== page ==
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Ahmadiyya Muslim Mission Women’s Association in Ghana celebrates centenary anniversary in Kumasi

The Ahmadiyya Muslim Mission Women’s Association in Ghana (Lajna Ima’illa Ghana) has climaxed its national centenary anniversary celebration in Kumasi, the Ashanti regional capital.

The theme for the yearlong celebration is “Building Resilience in Self-Reformation: A Path to Peace and Sustainable Development.”

It was held on the campus of T.I. Ahmadiyya Senior High School (T. I. AMASS, Kumasi) from Thusrday, 28 September to Saturday, September 30, 2023.

The celebration was attended by the members from the 167 circuits from the 43 zones in the 16 regions across Ghana, and representatives from Burkina Faso, Nigeria, Benin and Togo.

It was graced by the Queenmother of Ashanti (Asantehemaa), Nana Konadu Yiadom III, who was represented by her Gyaasehene, Nana Abena Achiaa.

The 100 years celebration included activities such as donations to hospitals, orphanage homes, street children, cleanup exercises and tree planting.

The Sadr (President) of Lajna Ima’illah Ghana, Hajia Anisah Nasirudeen Iddrisu, in her speech underscored the importance of Muslim women to be empowered.

She said if women are given the opportunity to be educated, it can enhance their knowledge and be able to nurture the children in the right way to develop the society.

Hajia Anisah Nasirudeen Iddrisu added that “if women are empowered, then we are able to grasp the opportunity to perform our duties very well to assist the men”.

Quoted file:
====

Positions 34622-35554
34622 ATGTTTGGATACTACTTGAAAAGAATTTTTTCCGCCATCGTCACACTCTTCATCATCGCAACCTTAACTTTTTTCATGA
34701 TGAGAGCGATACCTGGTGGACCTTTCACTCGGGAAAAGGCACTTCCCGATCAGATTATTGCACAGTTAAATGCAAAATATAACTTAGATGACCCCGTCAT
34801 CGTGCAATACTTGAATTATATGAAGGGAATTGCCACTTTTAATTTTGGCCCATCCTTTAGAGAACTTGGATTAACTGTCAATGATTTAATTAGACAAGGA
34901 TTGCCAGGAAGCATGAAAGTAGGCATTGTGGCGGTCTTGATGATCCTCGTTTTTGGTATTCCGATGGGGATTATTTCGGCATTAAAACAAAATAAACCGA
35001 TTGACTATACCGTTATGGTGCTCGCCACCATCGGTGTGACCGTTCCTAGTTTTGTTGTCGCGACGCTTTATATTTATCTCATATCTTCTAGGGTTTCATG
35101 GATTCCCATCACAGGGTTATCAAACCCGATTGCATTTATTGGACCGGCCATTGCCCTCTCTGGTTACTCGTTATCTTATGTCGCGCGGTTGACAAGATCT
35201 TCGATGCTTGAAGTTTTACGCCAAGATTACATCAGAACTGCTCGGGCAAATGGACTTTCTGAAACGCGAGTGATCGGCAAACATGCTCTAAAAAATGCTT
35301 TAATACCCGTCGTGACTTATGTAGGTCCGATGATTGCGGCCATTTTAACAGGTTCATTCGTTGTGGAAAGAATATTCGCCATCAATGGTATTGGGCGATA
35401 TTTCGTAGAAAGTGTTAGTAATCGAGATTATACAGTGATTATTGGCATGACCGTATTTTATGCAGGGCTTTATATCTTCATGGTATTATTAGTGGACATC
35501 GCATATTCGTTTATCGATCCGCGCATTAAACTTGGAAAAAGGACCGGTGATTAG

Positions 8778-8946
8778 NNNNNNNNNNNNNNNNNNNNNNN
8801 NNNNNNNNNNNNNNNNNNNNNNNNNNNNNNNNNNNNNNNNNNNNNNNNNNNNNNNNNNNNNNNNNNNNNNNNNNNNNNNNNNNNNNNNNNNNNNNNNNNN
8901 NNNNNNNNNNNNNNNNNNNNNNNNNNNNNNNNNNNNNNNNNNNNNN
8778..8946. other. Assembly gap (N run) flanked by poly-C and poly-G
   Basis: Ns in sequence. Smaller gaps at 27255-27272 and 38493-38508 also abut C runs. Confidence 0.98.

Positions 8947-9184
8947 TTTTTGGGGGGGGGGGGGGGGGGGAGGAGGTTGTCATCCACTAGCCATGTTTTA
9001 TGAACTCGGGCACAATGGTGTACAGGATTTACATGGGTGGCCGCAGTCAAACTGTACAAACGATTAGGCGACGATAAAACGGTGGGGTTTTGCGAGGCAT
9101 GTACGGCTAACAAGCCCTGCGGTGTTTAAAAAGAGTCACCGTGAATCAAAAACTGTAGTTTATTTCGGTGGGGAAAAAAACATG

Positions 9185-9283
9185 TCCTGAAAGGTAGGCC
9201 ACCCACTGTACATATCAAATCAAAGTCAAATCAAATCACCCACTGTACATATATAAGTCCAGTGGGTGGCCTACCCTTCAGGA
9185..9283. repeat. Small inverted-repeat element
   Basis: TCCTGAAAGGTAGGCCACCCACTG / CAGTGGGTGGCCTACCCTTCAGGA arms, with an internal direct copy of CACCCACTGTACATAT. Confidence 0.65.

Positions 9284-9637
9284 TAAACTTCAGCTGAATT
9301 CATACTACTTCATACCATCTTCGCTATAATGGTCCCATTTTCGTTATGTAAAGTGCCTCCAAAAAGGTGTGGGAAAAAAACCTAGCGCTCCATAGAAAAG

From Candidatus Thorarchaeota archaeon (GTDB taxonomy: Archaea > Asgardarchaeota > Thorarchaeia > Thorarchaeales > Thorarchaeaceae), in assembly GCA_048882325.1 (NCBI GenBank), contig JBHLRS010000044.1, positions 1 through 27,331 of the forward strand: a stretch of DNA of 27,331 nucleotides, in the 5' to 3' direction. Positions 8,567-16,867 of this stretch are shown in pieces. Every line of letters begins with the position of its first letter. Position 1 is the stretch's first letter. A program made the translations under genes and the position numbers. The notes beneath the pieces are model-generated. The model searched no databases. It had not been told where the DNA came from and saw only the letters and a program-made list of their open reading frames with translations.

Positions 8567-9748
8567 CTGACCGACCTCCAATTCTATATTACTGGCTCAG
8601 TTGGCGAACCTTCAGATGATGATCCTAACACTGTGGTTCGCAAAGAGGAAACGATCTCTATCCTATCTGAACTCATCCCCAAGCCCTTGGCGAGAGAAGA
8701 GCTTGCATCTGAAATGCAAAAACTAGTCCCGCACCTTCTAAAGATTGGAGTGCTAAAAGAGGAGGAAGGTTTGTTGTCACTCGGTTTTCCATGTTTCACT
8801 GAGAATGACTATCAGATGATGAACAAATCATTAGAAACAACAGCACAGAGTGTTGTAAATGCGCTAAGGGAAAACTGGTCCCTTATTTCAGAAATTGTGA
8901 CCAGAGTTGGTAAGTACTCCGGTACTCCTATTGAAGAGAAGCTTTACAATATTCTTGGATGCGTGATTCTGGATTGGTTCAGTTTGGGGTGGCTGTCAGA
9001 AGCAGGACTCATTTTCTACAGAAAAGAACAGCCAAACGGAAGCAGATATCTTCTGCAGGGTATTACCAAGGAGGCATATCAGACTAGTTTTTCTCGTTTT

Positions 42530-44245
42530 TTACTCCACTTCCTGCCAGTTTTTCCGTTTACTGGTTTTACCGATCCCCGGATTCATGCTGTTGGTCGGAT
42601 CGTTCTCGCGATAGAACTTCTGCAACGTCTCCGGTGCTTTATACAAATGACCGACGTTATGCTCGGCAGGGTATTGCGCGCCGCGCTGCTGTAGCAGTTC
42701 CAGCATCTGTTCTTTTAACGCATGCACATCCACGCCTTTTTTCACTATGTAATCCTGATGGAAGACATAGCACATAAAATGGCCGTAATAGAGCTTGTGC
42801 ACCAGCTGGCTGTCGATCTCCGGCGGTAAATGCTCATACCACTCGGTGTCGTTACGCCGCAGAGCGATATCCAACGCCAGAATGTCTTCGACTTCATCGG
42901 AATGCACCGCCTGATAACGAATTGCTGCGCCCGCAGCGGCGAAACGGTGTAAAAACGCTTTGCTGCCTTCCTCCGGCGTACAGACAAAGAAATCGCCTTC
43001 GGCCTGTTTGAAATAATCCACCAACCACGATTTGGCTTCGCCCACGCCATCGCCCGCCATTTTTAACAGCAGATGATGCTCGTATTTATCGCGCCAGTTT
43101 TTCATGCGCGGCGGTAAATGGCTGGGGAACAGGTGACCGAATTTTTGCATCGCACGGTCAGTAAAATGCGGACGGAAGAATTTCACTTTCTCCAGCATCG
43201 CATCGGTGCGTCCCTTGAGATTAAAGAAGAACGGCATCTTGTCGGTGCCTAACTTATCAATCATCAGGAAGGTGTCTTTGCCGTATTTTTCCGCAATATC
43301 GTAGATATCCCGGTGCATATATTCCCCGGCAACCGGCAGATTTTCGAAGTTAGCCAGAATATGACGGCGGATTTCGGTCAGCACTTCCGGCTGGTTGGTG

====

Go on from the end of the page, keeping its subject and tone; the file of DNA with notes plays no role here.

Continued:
“If women are not empowered; given the opportunity to be part of the development of the society, then a quite number of women population will be left behind , and only the men will be fronting,” she stressed.

On the Ahmadiyya Muslim Mission Women’s Association in Ghana, she said it was formed as a platform to deliberate on issues that affect women, and also for the spiritual, moral, educational and physical development of women.

Giving a brief history of Lajna Imaillah which means ‘the maidservant of Allah’, Hajia Anisah Nasirudeen Iddrisu said it was established on December 25, 1922, by Mirza Bashir-ud-Din Mahmud Ahmed, the second Caliph in Qadian, India, to give women a voice in the administrative affairs in the community.

In Ghana, she said the association started in the Central region and as of March 2023 the membership stands at 43,115, in the 167 circuits in the 43 zones across the 16 regions in Ghana.

The special guest of honor for the occasion, Alhajj Ahmad S. Anderson, who is the 2nd Ameer for the Ahmadiyya Mission in Ghana, noted that with the advancement of materialism, religion, and spirituality are fast deteriorating which has led to cancerous growth of immorality.

He reminded them that the world is going through dangerous times of darkness and as Ahmadi Muslims, “we are raised for the good of mankind exhorting people to do good while we refrain from evil ourselves in order to lead the world to salvation”.

Alhajj Ahmad S. Anderson also used the platform to urge Ahmadis to lead the country to peace and development as the country walks to destruction.

“I want to remind all of us that the country we live in today is on path to destruction and it requires a reformed Community like ours (Ahmadiyya group) to lead the country to peace and development,” he said.

He added that “in Ghana we are busy destroying our environment through all sorts of pollution including illegal, making it difficult to get portable water to drink in our homes”.

Alhajj Ahmad S. Anderson cautioned that the country may soon import water for cooking and bathing; for the harm the people have caused the water bodies through illegal mining activities.

Source: Ghana/ Agyenim Boateng

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